Clarkston’s court accused of violating defendants’ rights

Clarkston Mayor Edward “Ted” Terry speaks during a World Refugee Day celebration in Clarkston in June 2019. (Alyssa Pointer/

Clarkston Mayor Edward “Ted” Terry speaks during a World Refugee Day celebration in Clarkston in June 2019. (Alyssa Pointer/

The city of Clarkston prides itself on welcoming refugees and immigrants, but its court system uses unlawful practices that violate the rights of members of that population, an Atlanta civil rights law firm alleged in a warning to the city.

The city imposes illegal jail sentences and fails to provide enough courtroom interpreters, lawyers for the Southern Center for Human Rights said in a letter sent Friday to Clarkston Mayor Ted Terry, city attorney Stephen Quinn and Municipal Court Judge David Will. The Southern Center gave the city until Dec. 13 to come up with plans to bring the court into compliance with the law.

On Monday, Terry said he was glad the Southern Center brought the issues to the city’s attention and vowed to do whatever it takes to fix any problems that may exist.

“We take our role as criminal justice reformers very seriously,” Terry said, noting the city was the first in Georgia to decriminalize marijuana in 2016. “We are going to resolve these issues as soon as possible.”

But Terry expressed frustration that the Southern Center’s letter noted its lawyers had been observing the Municipal Court for more than a year. “I wish they hadn’t waited so long to tell us,” he said. “These issues could have been solved sooner if they had brought it up sooner.”

Quinn, the city attorney, was also critical. The Southern Center “has chosen to attack the city in the media rather than offering to work together with the city to improve the Municipal Court,” he said. “After all, the city of Clarkston shares the ideals and goals that the Southern Center espouses.”

In response, Southern Center lawyer Ebony Brown said: “This is not an attack against the city of Clarkston or any individuals.” As for the letter being shared with the media, she said, “This is a public issue that merits public discussion.”

Ebony Brown, a lawyer for the Southern Center for Human Rights in Atlanta. (credit: Southern Center for Human Rights)

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In their letter, Southern Center lawyers said Clarkston Municipal Court routinely imposes “pay-or-jail sentences” — sending defendants into custody if they can’t pay their fines. Courts have long declared these sentences illegal because they subject indigent defendants to incarceration solely because they live in poverty, the letter said.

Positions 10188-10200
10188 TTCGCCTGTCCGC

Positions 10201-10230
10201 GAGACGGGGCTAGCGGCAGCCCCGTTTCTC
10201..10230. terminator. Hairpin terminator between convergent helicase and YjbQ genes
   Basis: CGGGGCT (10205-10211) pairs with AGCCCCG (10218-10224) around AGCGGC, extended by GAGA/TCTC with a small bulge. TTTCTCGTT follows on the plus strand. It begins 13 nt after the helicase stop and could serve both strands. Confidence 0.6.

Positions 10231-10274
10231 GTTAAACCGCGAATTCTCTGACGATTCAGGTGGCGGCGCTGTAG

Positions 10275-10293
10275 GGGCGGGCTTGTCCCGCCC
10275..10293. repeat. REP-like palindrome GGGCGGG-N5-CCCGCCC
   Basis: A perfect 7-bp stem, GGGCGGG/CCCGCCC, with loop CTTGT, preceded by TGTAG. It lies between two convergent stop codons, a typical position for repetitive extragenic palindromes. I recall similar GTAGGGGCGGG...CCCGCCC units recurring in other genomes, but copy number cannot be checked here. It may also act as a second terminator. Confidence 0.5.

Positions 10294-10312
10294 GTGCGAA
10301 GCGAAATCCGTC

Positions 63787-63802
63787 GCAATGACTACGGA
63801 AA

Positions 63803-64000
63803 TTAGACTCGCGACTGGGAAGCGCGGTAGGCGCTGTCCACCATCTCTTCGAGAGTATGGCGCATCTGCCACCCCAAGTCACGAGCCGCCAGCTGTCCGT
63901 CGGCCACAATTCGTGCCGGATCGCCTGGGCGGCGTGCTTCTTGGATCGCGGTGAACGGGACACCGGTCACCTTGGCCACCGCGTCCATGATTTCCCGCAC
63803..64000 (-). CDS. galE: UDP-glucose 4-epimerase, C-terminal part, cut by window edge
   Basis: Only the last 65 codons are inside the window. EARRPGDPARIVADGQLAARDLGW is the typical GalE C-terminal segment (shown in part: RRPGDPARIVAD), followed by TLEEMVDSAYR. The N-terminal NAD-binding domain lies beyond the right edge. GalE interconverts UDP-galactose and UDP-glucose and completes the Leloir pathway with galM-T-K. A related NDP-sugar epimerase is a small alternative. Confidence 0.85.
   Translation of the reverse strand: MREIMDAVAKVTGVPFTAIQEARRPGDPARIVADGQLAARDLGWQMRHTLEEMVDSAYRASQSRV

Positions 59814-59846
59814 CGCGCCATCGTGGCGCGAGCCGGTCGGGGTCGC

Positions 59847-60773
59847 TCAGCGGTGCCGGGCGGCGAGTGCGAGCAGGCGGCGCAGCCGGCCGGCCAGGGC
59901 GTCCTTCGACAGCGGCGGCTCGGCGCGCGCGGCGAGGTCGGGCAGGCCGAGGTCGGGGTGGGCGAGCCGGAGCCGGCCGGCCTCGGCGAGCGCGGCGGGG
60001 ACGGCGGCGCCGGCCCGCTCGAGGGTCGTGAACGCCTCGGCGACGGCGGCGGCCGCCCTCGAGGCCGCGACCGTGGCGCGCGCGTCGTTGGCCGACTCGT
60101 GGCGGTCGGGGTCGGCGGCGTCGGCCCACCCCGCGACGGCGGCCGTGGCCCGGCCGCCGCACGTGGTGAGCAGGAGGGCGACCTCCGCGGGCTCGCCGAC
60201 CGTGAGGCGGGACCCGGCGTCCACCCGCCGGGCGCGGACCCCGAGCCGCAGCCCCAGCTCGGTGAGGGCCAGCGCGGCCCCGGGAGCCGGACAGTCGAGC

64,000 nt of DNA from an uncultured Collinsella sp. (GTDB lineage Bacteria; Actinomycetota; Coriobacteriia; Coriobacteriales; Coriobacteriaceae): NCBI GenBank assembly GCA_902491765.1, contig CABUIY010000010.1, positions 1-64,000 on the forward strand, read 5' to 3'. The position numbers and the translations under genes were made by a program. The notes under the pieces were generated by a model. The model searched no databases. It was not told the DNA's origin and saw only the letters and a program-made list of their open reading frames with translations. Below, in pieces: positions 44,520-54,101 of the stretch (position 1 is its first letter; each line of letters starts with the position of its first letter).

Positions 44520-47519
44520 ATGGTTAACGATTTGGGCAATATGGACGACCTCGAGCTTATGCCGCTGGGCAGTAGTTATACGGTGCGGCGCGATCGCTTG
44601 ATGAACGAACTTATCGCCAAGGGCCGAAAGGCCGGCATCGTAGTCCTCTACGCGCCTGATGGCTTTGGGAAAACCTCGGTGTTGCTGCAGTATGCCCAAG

What the court should do is determine, prior to sentencing, whether a defendant has a significant financial hardship, the letter said. One way to do this is to give defendants a financial affidavit to fill out and then conduct ability-to-pay determinations on the record in open court.

“The city of Clarkston has an obligation to protect the rights of all its residents, regardless of the size of their bank account or their country of origin,” Brown said. “Unfortunately, the practices … disproportionately affect and penalize Clarkston’s large immigrant population.”

Another illegal practice in the city's court system is its failure to provide adequate interpreters for defendants who can't speak English, the letter alleged. This is particularly problematic because Clarkston has seen an influx of more than 40,000 refugees over the past 25 years and some of them speak limited or no English at all.

Georgia rules require municipal courts to provide interpreters for those who are unable to understand or speak the English language. And in a 2005 ruling, the Georgia Supreme Court said a court abuses its discretion when it appoints interpreters without ensuring they are qualified.

Yet over the past 15 months, the Clarkston Municipal Court has regularly allowed unqualified interpreters to try to help out with the proceedings, the Southern Center said. This included using family members or witnesses in the courtroom to assist with interpretations, the letter said.

Atteeya Hollie, a lawyer for the Southern Center for Human Rights in Atlanta. (credit: Southern Center for Human Rights)

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This past June, for example, a Nepali man, identified only as “G.M.,” showed up in court for a traffic violation but couldn’t fully comprehend the consequences of pleading guilty, the letter said. Instead of delaying the proceeding to get a qualified interpreter, the judge asked the public defender to help out. Even though the defender determined G.M. needed an interpreter, the court went ahead with the guilty plea and imposed a $153 fine, the letter said.

In the future, the city must provide certified interpreters who are fluent in languages widely spoken in Clarkston, Southern Center lawyer Atteeyah Hollie said. “In court, a small misunderstanding or mistranslation can have life-altering implications,” she said.

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